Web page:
All members of the brood have their own personalities and interests, so the task of pleasing the whole crew can be more stressful than “Are we there yet?” coming incessantly from the back seat.
Yet, when loading up the family vehicle for a Georgia-based vacation, you can easily shake off that concern. More than enough options can be found to keep all ages engaged and help create priceless memories.
Lake Winnie Amusement Park
This long-standing theme park just outside Chattanooga has been thrilling families since 1925. Its name comes from the Native American word Winnepesaukah, which means “bountiful waters.” This makes sense, because Lake Winnie’s first ride, the Boat Chute, dates back to 1927 and continues plunging guests down a massive hill and into the lake itself. Other old-school classics twist and turn throughout the park, including the circa-1967 Cannon Ball wooden roller coaster with its 70-foot drop. The hand-carved and painted horses and chariots of the carousel look as regal as they did when they were crafted in 1916. Fast-forward to 2014, when Lake Winnie debuted its Soak Ya water park, a 5-acre expansion featuring everything from high-speed body slides to a laid-back man-made river. Each season offers concerts and special events, and the park’s rich history of performances dates back to bluegrass greats Lester Flatt and Earl Scruggs picking in the 1960s. Most recently, acts such as Colt Ford, Jana Kramer and Big Smo have plugged in at Lake Winnie.
1730 Lakeview Drive, Rossville. 706-866-5681, lakewinnie.com.
From its natural beauty to its family-skewed attractions and edutainment, Jekyll Island has lots to offer. Driftwood Beach, located on Jekyll’s north end, teems with huge, twisted webs of driftwood. Call it Mother’s Nature’s playground, as kids typically climb like monkeys on the branches and trunks. Don’t forget the camera for breathtaking photo ops. The picturesque setting also makes Driftwood Beach a hot spot for weddings. The Georgia Sea Turtle Center plays host to injured and ill sea turtles, offering the creatures the care they need. The interactive exhibit gallery shares sea turtle facts and explains the center’s mission of research and wildlife conservation. Step next door to the rehabilitation pavilion, where sea turtle patients heal in tanks and prepare to re-enter the wild. Summer Waves, Jekyll’s water park, blends white-knuckle excitement with sun-soaked relaxation. Man-made swells crash in the 500,000-gallon Frantic Atlantic Wave Pool. The Thunder and Lighting slides shoot riders down 150 feet worth of enclosed flumes. Others can simply chill while floating along Turtle Creek, the park’s lazy river.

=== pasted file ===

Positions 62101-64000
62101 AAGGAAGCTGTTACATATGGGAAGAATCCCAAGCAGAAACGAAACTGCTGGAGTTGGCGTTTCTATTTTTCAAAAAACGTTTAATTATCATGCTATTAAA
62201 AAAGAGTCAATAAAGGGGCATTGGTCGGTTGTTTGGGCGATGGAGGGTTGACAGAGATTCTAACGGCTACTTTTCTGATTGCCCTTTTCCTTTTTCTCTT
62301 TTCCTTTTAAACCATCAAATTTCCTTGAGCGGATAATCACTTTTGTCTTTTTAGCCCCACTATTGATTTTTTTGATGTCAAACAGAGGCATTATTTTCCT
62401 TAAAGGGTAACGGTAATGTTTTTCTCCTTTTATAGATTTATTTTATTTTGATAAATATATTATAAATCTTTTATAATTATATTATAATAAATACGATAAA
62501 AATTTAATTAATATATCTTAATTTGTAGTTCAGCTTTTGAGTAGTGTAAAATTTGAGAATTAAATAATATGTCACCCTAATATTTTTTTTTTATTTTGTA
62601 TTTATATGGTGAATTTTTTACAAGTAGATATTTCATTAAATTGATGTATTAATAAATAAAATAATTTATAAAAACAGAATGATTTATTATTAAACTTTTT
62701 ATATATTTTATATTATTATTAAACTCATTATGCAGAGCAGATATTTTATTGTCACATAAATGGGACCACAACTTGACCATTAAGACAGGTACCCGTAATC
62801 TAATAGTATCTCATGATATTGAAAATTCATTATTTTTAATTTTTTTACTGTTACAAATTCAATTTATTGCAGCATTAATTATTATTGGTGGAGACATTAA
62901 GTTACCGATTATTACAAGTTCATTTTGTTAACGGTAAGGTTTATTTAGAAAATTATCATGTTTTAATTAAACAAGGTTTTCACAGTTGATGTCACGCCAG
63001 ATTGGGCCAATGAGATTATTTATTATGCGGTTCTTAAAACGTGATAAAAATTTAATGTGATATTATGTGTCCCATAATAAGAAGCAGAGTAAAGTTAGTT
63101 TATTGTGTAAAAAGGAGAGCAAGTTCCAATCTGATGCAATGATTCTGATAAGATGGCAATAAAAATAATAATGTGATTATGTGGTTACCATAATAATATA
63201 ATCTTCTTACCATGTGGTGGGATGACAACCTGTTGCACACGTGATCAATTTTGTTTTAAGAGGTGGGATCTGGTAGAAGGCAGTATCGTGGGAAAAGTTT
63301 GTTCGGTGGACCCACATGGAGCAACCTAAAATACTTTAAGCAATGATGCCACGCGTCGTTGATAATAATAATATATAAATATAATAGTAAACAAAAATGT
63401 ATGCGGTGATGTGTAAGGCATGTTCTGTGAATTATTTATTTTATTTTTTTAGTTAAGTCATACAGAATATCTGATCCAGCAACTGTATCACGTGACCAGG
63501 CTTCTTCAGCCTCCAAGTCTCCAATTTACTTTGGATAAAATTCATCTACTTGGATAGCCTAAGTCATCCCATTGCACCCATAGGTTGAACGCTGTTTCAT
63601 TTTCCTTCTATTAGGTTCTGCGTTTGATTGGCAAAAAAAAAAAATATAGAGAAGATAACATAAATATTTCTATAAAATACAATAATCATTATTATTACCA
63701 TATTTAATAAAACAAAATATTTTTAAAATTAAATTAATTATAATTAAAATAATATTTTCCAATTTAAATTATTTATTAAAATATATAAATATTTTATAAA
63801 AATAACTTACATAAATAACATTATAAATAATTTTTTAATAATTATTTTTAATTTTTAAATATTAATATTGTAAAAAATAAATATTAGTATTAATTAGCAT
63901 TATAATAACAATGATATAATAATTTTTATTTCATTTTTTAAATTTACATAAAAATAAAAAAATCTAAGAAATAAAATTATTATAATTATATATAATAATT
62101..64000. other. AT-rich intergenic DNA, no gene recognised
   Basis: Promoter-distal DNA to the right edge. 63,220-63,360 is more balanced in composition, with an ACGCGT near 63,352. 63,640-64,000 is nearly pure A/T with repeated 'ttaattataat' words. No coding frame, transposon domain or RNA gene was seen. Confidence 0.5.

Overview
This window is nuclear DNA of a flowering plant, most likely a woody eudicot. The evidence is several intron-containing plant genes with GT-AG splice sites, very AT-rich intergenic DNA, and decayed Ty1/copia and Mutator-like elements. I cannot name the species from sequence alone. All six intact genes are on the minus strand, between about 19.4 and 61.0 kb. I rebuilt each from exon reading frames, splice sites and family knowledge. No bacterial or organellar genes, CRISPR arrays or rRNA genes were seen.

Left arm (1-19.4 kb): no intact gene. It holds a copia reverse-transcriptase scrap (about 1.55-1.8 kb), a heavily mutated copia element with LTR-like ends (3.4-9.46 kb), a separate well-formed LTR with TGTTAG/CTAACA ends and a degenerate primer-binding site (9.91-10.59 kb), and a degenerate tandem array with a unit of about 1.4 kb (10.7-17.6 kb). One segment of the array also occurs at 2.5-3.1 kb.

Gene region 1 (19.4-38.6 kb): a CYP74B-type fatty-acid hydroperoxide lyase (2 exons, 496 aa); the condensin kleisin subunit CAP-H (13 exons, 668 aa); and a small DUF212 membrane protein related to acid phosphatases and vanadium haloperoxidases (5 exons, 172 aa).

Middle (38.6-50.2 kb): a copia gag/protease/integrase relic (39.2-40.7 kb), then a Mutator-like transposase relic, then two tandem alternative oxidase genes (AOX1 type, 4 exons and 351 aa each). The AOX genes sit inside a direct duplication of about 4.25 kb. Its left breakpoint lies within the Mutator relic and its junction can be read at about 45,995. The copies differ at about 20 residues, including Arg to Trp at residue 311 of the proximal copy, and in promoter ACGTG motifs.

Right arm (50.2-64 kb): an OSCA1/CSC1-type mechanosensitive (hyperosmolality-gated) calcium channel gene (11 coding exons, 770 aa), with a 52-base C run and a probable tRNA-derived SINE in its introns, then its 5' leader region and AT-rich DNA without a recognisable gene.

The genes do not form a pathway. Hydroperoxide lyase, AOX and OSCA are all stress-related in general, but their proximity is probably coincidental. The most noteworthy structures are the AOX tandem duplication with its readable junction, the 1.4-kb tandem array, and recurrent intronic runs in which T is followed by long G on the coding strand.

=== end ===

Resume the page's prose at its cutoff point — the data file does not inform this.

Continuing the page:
100 James Road, Jekyll Island. jekyllisland.com.